Fast Company lies, again
June 12, 2023
Fast Company commits a cardinal journalistic sin – it lies. This is not one of those things where we disagree with someone. We are not talking about a difference of opinion, we are talking about the misrepresentation of objective facts. You know, those facts that fact-checkers tell us are so important.
The story is about recent changes to Florida laws concerning education. We know that many people don’t like them, but many do like them. That’s just opinions. Clearly, Fast Company does not like the laws but makes its arguments with falsehoods and actual lies:
Two major bills that passed the Florida legislature and were signed into law by DeSantis last year have targeted education as it relates to gender and race. The Parental Rights in Education (or “Don’t Say Gay“) bill, which went into effect last July, banning public schools from teaching about gender identity or sexual orientation from kindergarten through the third grade, was recently expanded to include all grades.
That’s not what the bill says at all. Fortunately, the State of Florida publishes its bills and acts on the Internet:
Classroom instruction by school personnel or third parties on sexual orientation or gender identity may not occur in kindergarten through grade 3 or in a manner that is not age appropriate or developmentally appropriate for students in accordance with state standards.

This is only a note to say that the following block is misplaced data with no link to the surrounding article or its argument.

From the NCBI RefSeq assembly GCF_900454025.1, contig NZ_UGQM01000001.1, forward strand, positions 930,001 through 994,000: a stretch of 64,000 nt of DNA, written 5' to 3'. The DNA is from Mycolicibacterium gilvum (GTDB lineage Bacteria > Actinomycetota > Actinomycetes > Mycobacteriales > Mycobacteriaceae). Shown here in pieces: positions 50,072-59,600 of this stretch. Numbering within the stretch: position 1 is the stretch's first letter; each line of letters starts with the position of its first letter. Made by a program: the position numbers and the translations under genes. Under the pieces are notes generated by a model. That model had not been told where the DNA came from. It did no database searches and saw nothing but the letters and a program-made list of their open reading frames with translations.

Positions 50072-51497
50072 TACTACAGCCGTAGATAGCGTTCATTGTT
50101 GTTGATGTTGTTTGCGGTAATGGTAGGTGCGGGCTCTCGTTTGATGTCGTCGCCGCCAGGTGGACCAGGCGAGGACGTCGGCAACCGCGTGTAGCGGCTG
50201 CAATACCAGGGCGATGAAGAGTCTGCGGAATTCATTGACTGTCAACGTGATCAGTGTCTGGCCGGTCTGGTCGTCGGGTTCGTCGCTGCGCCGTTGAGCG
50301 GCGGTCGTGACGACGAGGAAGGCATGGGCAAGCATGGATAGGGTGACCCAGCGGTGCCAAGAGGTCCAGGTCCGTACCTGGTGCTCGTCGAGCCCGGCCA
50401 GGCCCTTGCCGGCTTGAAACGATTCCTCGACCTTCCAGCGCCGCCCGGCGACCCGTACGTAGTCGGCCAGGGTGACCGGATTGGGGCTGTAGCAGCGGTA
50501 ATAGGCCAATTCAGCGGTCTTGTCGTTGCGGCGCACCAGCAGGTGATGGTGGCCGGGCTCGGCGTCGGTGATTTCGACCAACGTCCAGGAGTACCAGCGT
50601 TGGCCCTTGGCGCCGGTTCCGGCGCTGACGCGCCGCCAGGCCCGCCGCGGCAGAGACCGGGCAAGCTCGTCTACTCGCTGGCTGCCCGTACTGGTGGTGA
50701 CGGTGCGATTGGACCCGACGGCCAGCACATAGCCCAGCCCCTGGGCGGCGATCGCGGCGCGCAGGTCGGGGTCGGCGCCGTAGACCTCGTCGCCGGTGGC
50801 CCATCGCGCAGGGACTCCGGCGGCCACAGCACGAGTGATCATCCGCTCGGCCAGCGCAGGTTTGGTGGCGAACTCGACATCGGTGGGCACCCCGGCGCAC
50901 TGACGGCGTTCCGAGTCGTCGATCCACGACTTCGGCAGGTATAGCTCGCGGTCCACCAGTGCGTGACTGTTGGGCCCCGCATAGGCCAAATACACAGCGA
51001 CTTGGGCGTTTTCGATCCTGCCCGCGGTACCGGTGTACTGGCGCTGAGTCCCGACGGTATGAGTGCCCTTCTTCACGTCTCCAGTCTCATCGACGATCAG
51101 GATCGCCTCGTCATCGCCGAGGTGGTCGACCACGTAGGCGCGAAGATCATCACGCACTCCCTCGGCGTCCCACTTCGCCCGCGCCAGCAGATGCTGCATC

Sure, we can all have lovely arguments about what is age-appropriate, but that’s not a ban. It’s not even close to a ban, to call it a ban is a lie. The expansion to all age groups keeps that age-appropriate clause – so, kids are taught what they need to know at the age they need to know it. At those older ages, such teaching is in sex ed classes, not in others.
Fast Company also tells us:
The Stop WOKE Act outlaws instruction that could make any student feel uncomfortable, which has largely targeted discussions of systemic racism in the U.S. and its historical origins.
That law also doesn’t do anything of the sort. The text is here. It does say that you can’t insist upon white privilege training as a condition of employment. There are other conditions in there but we challenge anyone to find anything at all that says instruction that makes a student feel uncomfortable is banned.
One possible reaction to this sort of stuff is simply to laugh. The things they’re lying about are there, on the internet. We can go and read the original sources and see the truth. But that would be a mistake. For you and we, the sort of people who check this stuff, are a minority.
What actually happens is that most people who read a piece of journalism assume that it’s telling the truth. They’ve got editors. Morals and ethics are things journalists are taught. So, what is said often enough becomes the truth. For it becomes a cycle of endless repetition so that people believe it is the truth – and the truth in politics is what people think, not what is in fact accurate.
This point is important and important for reasons nothing to do with DeSantis, Florida, schools, or anything so specific as that. Lying to push a political line has a name different from journalism – it’s called propaganda. But that’s what much of the American press is these days, Fast Company here is only an example of it. Propaganda, not journalism, lies not truth.